As noted in my previous post, a recent code review revealed a couple of things that I wasn’t aware of… which is one of the pleasures of working in IT; learning new things. Aggregation within the RETURNING INTO clause of a DML statement was a good thing to find out about. I’m having a hard time thinking of a scenario that would legitimately justify the other feature; performing DML within DML…
To demonstrate, let’s create two simple tables, TAB_A and TAB_B, each with two columns; ID and VAL. Both table start off with a small set of data:
CREATE TABLE tab_a (id NUMBER (6) NOT NULL ,val NUMBER (6) NOT NULL ,CONSTRAINT tab_a_pk PRIMARY KEY (id)) / CREATE TABLE tab_b (id NUMBER (6) NOT NULL ,val NUMBER (6) NOT NULL ,CONSTRAINT tab_b_pk PRIMARY KEY (id)) / INSERT INTO tab_a SELECT ROWNUM , ROWNUM FROM dual CONNECT BY ROWNUM <= 10 / INSERT INTO tab_b SELECT ROWNUM , ROWNUM FROM dual CONNECT BY ROWNUM <= 10 / COMMIT /
Next we’ll create a package with two routines. The first routine is a function that sets the VAL value in TAB_A to a random value and returns that value. The second routine is a procedure that sets the VAL value in TAB_B using the return value of the first function:
CREATE OR REPLACE PACKAGE proc_pkg AS FUNCTION val_a (p_id IN tab_a.id%TYPE) RETURN tab_a.val%TYPE; PROCEDURE update_b (p_id IN tab_b.id%TYPE); END proc_pkg; / CREATE OR REPLACE PACKAGE BODY proc_pkg AS FUNCTION val_a (p_id IN tab_a.id%TYPE) RETURN tab_a.val%TYPE AS l_return_value tab_a.val%TYPE; BEGIN UPDATE tab_a SET val = TRUNC(dbms_random.value (100,200)) WHERE id = p_id RETURNING val INTO l_return_value; RETURN l_return_value; END val_a; PROCEDURE update_b (p_id IN tab_b.id%TYPE) AS BEGIN UPDATE tab_b SET val = val_a (id) WHERE id = p_id; END update_b; END proc_pkg; /
If you look at the UPDATE_B routine, we’re updating TABL_B but since we invoke function VAL_A we’re also updating TAB_A. My initial thought when seeing code like this was “hey, that won’t work”… and it seems I was wrong:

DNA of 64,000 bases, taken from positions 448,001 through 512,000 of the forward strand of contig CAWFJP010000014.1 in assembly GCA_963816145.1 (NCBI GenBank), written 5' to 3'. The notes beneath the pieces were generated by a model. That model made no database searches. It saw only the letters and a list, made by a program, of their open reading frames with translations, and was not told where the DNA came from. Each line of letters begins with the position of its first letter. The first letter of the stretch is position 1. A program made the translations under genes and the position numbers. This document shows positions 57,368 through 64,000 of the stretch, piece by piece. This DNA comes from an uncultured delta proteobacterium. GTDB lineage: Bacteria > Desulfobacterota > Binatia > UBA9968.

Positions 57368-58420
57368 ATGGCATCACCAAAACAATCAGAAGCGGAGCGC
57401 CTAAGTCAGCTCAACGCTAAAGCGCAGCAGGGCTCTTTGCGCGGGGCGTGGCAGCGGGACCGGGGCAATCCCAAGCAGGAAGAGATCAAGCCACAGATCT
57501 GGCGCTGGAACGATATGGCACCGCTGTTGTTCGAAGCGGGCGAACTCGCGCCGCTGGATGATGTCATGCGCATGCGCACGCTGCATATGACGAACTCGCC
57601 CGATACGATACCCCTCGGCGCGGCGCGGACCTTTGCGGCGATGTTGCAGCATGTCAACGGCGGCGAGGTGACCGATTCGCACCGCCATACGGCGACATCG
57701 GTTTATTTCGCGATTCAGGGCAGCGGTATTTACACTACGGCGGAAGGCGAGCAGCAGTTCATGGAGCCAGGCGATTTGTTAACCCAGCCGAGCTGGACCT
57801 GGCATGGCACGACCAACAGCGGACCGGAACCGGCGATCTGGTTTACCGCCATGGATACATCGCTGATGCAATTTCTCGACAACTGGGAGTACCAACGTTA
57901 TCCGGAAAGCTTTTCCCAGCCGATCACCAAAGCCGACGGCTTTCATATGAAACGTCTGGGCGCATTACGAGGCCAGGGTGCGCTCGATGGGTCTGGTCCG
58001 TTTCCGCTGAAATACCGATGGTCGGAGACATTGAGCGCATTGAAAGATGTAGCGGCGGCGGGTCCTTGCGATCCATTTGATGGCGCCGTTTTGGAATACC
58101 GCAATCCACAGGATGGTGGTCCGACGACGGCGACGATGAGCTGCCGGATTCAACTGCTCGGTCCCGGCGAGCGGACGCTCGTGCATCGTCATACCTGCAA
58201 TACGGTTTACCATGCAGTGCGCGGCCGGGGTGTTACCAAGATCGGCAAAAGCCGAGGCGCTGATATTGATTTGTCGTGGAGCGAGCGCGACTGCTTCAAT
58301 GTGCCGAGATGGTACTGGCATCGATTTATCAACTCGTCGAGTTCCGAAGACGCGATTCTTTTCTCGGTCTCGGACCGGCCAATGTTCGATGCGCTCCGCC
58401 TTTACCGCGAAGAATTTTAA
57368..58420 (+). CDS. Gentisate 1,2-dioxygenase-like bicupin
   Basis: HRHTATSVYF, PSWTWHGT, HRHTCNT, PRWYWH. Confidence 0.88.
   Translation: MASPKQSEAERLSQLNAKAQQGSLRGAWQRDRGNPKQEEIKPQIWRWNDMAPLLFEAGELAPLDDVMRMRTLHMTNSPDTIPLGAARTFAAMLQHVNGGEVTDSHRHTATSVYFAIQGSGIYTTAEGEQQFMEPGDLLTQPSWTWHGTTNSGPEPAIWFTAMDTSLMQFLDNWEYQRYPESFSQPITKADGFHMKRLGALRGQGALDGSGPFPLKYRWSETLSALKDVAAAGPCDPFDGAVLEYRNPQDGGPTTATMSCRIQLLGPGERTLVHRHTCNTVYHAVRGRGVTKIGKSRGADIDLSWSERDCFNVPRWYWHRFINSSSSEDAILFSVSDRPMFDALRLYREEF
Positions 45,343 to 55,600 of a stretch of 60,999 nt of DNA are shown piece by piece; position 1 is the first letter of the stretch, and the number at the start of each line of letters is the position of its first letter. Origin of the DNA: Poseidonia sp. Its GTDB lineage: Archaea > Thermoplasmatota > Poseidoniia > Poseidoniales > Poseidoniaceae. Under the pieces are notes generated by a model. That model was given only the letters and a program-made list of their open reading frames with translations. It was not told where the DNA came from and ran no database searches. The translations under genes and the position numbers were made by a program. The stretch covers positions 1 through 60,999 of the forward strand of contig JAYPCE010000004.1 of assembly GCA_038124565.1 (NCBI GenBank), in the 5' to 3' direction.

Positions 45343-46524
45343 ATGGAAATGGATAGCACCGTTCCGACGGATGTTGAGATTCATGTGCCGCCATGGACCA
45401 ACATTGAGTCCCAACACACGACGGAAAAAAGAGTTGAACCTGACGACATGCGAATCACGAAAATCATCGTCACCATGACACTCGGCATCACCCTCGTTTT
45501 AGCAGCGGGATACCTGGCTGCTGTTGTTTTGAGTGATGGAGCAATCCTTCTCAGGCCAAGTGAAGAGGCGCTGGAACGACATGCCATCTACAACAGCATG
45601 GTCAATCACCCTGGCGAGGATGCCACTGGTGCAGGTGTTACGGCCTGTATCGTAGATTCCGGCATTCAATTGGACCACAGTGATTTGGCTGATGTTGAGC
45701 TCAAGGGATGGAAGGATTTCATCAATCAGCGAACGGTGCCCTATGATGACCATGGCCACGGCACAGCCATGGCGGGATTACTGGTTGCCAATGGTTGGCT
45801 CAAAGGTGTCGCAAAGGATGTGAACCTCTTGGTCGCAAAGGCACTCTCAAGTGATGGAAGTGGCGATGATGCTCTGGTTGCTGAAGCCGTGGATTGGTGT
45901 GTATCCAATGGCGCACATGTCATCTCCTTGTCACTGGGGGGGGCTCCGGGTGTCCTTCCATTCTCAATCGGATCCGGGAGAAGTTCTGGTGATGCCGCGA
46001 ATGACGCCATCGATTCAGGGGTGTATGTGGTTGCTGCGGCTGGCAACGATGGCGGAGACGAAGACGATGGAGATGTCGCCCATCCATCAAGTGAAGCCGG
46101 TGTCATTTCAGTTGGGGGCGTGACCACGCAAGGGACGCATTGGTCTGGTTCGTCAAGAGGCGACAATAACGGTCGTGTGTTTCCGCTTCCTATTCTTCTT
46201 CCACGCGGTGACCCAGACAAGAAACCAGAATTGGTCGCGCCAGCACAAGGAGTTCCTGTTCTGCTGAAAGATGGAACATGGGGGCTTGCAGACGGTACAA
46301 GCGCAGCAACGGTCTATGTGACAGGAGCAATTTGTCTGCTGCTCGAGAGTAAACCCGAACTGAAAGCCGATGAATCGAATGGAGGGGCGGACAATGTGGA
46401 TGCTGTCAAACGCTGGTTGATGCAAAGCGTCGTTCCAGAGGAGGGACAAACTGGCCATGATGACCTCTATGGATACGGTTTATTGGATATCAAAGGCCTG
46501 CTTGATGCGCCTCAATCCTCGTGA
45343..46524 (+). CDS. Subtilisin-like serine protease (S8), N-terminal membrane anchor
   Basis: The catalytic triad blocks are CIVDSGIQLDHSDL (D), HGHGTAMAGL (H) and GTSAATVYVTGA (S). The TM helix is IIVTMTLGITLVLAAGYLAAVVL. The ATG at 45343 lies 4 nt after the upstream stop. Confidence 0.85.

SQL> EXEC proc_pkg.update_b (5) PL/SQL procedure successfully completed. SQL> SELECT * 2 FROM tab_a 3 WHERE id = 5 4 / ID VAL ---------- ---------- 5 163 SQL> SELECT * 2 FROM tab_b 3 WHERE id = 5 4 / ID VAL ---------- ---------- 5 163
Okay, so it works; performing DML on one table can invoke a function that performs DML on another table. We can insert, update and delete data on a table from a PL/SQL function invoked via DML on a different table. If we were to try running a simple SELECT query using a function that does DML then we get ORA-14551:
SQL> SELECT id 2 , proc_pkg.val_a (id) 3 FROM tab_a 4 / , proc_pkg.val_a (id) * ERROR at line 2: ORA-14551: cannot perform a DML operation inside a query ORA-06512: at "DEVELOPER.PROC_PKG", line 8
Yes, you can get around this particular error by making the function an autonomous transaction… but don't do that, it's not what autonomous transaction are designed for.
My problem is that I have difficulty thinking of a scenario whereby doing DML from within DML might be a good idea instead of splitting it into separate operations. In some ways it’s similar to a row level trigger and I dislike that approach to data processing as it leads to spaghetti code. Sure, some sort of demo where I want to log details about the execution of the function as it executes I can understand, but in normal business type processing…? Furthermore, keep in mind that we're essentially doing row by row type processing here; our TAB_A DML function will be invoked for each row modified in TAB_B so we're not doing bulk processing on TAB_A. This is likely to be a performance inhibitor for the TAB_A changes.
I guess this is something that I would classify as a nice feature but use only with caution when no other option exists… although I'm happy to take advice on this.
Calling a function with side effects, from an update statement? Ugh – in my books that’s just bad practice and will only end in tears.
I couldn’t agree more, Jeff. I was somewhat surprised that it was possible to do this but I was astonished that someone would actually use the “feature” when it was clearly not necessary.